La Galette des Rois or How to Be King for A Day?

You may be back at work but don’t start the detox just yet, because Christmas doesn’t finish until the Twelfth Night is done. No, not the Shakespeare play of the same name, but the festivities marking Epiphany, the arrival of the three kings to baby Jesus.

Galette des rois | OrganicIsBeautiful.
Galette des rois | OrganicIsBeautiful. Image Credit Wikipedia.

These days, not many people know much about Twelfth Night, but in the medieval and Tudor periods, it was more important than Christmas Day.

A French Tradition

Galette des rois France | OrganicIsBeautiful. Image Credit Wikipedia.In France, it is called a Galette des Rois and is puff pastry filled with almond paste or frangipane and in the north, Provence and Languedoc it is a Gateau des Rois, a rich brioche made with candied fruits and nuts. Either way, a “fève” or charm is hidden in the cake.

A bit of History

Epiphany is fixed in the christian calendar on January 6 each year, exactly 12 days after the birth of Jesus. And there are plenty of Epiphany rituals – especially regarding food. But as most people no longer have the day off work, it is celebrated on the first Sunday in January and theoretically that is the day, the galette may be cut.

Here in France, L’Epiphanie as it is called, is celebrated with cake.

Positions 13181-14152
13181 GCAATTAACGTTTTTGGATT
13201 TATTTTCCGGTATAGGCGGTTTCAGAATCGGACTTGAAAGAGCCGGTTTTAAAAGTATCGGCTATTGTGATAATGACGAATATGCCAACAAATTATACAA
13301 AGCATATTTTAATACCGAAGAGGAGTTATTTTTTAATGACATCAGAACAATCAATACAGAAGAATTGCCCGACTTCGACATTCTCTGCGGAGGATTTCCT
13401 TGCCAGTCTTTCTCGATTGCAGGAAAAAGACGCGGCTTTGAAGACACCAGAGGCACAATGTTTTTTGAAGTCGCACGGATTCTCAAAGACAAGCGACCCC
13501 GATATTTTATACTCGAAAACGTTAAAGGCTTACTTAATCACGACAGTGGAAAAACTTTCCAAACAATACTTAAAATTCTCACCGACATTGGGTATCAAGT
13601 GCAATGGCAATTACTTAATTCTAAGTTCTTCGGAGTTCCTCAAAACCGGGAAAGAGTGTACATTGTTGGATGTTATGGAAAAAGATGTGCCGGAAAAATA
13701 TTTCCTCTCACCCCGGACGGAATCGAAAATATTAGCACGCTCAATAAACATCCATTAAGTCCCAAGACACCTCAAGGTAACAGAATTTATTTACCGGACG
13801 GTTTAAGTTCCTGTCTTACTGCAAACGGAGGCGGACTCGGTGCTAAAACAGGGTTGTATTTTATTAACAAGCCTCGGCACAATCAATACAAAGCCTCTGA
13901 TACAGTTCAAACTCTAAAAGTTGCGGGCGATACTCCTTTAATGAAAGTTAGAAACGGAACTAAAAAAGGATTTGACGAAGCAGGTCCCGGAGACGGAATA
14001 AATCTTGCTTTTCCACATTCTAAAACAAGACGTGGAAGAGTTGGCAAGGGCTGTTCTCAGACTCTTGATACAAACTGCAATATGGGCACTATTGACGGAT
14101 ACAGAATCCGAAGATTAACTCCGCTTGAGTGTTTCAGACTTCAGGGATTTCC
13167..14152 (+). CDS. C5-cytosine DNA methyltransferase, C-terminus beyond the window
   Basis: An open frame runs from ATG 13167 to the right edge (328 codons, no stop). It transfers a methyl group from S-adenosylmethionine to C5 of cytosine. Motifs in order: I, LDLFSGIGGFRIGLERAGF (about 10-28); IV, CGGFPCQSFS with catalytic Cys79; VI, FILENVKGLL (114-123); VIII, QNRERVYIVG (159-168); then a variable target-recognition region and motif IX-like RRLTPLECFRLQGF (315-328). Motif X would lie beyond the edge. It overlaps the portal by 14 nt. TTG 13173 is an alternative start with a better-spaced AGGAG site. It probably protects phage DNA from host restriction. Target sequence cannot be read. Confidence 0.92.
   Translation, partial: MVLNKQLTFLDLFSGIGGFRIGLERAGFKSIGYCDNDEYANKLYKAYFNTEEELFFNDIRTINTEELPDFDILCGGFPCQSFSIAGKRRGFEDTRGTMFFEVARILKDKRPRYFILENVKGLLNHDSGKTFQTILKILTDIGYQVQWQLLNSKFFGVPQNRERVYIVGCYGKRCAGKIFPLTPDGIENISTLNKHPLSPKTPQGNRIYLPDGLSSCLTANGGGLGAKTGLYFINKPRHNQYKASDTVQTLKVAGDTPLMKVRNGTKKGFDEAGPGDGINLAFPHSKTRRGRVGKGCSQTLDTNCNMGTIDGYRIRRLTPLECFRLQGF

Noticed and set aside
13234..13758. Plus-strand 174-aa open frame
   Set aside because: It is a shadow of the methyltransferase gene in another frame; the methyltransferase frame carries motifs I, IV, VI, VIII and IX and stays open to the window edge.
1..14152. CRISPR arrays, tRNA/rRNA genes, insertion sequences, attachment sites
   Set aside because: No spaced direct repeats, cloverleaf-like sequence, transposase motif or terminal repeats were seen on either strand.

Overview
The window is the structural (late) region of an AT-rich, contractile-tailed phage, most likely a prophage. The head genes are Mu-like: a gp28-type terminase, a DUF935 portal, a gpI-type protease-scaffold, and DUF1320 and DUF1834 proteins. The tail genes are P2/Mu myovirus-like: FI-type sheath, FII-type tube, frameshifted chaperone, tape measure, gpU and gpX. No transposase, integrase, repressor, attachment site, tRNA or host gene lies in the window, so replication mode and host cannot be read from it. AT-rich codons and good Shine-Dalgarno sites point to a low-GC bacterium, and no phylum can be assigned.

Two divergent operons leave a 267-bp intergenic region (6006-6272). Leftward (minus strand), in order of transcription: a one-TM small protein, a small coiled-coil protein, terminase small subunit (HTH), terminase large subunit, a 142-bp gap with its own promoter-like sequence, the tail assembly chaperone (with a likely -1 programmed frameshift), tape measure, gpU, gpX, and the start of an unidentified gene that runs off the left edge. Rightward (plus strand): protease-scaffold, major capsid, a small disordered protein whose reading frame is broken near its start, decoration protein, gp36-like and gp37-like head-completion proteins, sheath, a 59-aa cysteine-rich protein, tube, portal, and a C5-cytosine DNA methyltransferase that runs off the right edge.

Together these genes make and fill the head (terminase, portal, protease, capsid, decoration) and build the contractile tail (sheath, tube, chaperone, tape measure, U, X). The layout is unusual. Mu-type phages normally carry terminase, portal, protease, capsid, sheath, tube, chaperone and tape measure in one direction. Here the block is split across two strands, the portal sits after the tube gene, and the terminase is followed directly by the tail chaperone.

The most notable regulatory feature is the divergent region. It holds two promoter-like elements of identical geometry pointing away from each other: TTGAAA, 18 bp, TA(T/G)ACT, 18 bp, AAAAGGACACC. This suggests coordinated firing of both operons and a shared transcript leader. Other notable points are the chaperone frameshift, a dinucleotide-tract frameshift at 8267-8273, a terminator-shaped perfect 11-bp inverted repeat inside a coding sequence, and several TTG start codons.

La Galette des Rois or King’s Cake is eaten for several weeks starting right after Christmas. There are variations on the kind of cake, depending where in France you live.

galette des rois organicisbeautiful
galette des rois

According to tradition, the cake must be divided so that each guest gets a slice plus an extra one called the part du Bon Dieu/Pauvre (Good Lord/Poor) which is reserved for any unexpected stranger. When there are children, the youngest, must go under the table and directs the person serving to whom each slice must be given. The lucky one who gets the fève/charm becomes king or queen for the day and is given a golden crown in paper to wear.

Source: MaisonTravers


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20 thoughts on “La Galette des Rois or How to Be King for A Day?”

  1. King Cake! I have eaten (and made) a lot of the New Orleans version of it. I made my first one on Epiphany – but in New Orleans, they get made and eaten all during Mardi Gras/Carnival season. And there is a baby inside. Whoever gets the slice with the baby is responsible for bringing the next King Cake!

  2. Pingback: My Article Read (1-7-2016) | My Daily Musing

    1. Thank you for you comment on my blog Chirstina. It is true that they are so many local traditions that myself I am unfamiliar with. For instance, in Malaysia, the Diwali ritual. I had the chance to see it, believe me, it is very interesting 😉

      Have a great day!

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